Boko Haram: Nigerian Army Detains Thousands of Children Under Inhuman Conditions – HRW

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SWITZERLAND, SEPTEMBER 10 – Global Human Rights watch dog, the Human Rights Watch(HRW) has accused the Nigerian military of detaining and violating the rights of thousands of children under the guise of fighting Boko Haram.

The NGO’s latest report seen by Today’s Echo says the Nigerian military continues to detain thousands of children in “inhuman conditions.” Allegedly, the minors collaborated with Boko Haram.

” The Nigerian military has arbitrarily detained thousands of children in degrading and inhuman conditions for suspected involvement with the armed Islamist group Boko Haram. Many children are held without charge for months or years in squalid and severely overcrowded military barracks, with no contact with the outside world,” the HRW alleges the latest report on the Boko Haram crisis.

The report called “‘They Didn’t Know if I Was Alive or Dead”: Military Detention of Children for Suspected Boko Haram Involvement in Northeast Nigeria,” says many children are “held without charge for months or years in overcrowded military barracks.”

“Between January 2013 and March 2019, Nigerian armed forces detained over 3,600 children, including 1,617 girls, for suspected involvement with non-state armed groups, according to the UN. Many are detained at Giwa military barracks in Maiduguri, the main military detention facility in Borno State.”

The HRW says in June 2019, it interviewed in Maiduguri 32 children and youth who had been detained as children at Giwa barracks for alleged involvement with Boko Haram. None of the children said they were taken before a judge or appeared in court, as required by law, and only one saw someone who he thought may have been a lawyer. None were aware of any charges against them. One was detained when he was only 5 years old.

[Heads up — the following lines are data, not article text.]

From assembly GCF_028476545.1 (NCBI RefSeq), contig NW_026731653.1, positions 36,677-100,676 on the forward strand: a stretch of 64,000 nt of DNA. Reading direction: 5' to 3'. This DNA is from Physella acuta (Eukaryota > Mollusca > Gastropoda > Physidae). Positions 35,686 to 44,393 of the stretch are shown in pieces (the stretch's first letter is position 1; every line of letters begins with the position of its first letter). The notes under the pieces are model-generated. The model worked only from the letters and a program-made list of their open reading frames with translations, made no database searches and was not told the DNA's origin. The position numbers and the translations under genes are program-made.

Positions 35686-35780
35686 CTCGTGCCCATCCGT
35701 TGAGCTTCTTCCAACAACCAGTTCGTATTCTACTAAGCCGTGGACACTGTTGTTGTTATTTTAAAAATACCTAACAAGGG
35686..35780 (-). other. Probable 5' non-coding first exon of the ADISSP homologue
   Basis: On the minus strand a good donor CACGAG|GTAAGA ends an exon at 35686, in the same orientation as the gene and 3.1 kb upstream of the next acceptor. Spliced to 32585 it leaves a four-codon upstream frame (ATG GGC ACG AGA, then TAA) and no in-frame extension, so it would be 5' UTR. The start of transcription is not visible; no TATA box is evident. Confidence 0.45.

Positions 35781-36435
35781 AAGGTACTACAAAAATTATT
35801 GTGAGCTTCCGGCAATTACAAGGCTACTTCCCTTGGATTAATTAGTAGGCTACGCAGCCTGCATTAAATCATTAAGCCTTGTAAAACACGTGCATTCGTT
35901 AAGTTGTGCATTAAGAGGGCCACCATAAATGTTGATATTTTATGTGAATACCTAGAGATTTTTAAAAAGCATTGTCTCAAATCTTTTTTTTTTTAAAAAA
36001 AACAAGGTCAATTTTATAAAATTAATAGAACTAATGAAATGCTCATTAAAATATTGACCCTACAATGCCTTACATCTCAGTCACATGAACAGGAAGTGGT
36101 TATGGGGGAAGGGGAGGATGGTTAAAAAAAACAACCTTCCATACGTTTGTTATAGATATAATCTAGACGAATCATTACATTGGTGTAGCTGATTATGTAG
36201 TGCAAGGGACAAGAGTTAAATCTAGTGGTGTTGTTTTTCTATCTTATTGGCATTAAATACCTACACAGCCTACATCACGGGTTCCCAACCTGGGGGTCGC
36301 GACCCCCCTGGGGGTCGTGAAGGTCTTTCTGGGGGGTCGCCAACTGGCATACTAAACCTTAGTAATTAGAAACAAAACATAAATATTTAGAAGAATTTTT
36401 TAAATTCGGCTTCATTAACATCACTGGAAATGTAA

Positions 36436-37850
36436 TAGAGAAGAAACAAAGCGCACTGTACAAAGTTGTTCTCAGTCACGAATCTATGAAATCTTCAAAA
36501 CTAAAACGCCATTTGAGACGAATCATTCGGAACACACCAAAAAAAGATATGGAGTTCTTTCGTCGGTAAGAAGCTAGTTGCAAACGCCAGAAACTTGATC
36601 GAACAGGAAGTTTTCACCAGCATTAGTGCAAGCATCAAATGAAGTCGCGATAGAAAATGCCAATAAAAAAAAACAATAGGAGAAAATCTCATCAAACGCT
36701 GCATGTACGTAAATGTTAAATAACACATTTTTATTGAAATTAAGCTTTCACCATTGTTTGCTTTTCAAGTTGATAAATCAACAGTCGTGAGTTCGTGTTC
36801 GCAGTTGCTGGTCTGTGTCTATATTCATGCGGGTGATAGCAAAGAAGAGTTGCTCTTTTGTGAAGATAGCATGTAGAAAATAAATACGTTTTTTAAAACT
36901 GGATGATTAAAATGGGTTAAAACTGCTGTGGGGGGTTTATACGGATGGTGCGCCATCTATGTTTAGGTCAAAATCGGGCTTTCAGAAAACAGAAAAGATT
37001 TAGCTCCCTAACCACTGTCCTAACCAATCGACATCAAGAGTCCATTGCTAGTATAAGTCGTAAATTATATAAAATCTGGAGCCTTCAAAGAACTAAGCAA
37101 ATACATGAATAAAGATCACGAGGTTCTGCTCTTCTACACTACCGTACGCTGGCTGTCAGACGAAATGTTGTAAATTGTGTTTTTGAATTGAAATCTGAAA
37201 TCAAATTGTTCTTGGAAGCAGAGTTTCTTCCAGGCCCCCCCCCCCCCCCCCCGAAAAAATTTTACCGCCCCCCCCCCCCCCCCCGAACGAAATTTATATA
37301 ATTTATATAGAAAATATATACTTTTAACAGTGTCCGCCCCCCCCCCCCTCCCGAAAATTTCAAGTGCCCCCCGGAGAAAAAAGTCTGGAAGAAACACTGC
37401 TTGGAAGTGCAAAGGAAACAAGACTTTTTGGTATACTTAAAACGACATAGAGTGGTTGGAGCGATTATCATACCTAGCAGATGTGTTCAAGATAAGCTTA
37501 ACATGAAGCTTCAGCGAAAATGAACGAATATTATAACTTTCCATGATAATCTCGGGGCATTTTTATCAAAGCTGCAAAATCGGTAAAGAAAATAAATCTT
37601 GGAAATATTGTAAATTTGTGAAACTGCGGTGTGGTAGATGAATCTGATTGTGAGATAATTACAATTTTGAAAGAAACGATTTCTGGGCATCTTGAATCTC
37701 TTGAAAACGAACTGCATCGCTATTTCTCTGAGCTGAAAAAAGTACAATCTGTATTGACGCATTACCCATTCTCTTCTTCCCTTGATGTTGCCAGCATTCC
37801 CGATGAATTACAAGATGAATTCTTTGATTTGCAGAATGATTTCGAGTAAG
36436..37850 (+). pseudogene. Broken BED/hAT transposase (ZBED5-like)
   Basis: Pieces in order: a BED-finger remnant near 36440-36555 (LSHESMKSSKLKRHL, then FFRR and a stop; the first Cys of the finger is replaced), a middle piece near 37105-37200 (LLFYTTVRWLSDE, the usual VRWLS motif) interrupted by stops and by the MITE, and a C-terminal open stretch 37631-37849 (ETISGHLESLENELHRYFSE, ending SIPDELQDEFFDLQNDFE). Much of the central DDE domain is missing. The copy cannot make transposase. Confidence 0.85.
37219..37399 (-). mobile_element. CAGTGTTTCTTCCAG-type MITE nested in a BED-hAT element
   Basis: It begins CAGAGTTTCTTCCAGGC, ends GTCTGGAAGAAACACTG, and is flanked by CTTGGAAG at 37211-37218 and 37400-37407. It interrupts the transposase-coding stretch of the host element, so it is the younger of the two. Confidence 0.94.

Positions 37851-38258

In 2016, amid mounting pressure owing to reports of abuses against children in Nigerian detention center, the United Nations negotiated the release of more than a thousand children detained for allegedly collaborating with the Islamic terrorist group Boko Haram, including some as young as five years old.

Now Human Rights Watch (HRW) says there are still many children in Giwa — 32 minors interviewed there by HRW in June described beatings, overwhelming heat and overcrowded cells, according to the report. “Children are being detained in horrific conditions for years, with little or no evidence of involvement with Boko Haram, and without even being taken to court,” HRW’s children’s rights advocacy director, Jo Becker, said.

Although international analysts acknowledged a reduction in the number of detained children, the UN says there are still many. According to the UN, 418 children were detained in the Giwa Baracks, Maiduguri in 2018, against 1,900 the year before.

The HR is now calling on the Nigerian government to sign and put into effect a United Nations handover protocol to ensure the swift transfer of children apprehended by the military to child protection authorities for rehabilitation, family reunification, and community reintegration. Other countries in the region, including Chad, Mali, and Niger, have already signed such protocols.

No end to suffering after release

Many of the children said they were arrested after fleeing Boko Haram attacks on their village or while seeking refuge at camps for internally displaced people. One said he was arrested and detained for more than two years for allegedly selling yams to Boko Haram members. Several of the detained girls had been abducted by Boko Haram or forced to marry Boko Haram fighters. Detainees also accuse Nigerian soldiers of sexually abusing girls.

The children do not go to school, being allowed only to pray, watch television and profit from lessons given by some of their older peers. Their troubles are not over when they are finally released, even without a charge, as has happened to around 2,200 minors since 2013. Many are rejected by their communities and suffer social stigma for their alleged involvement with Boko Haram.

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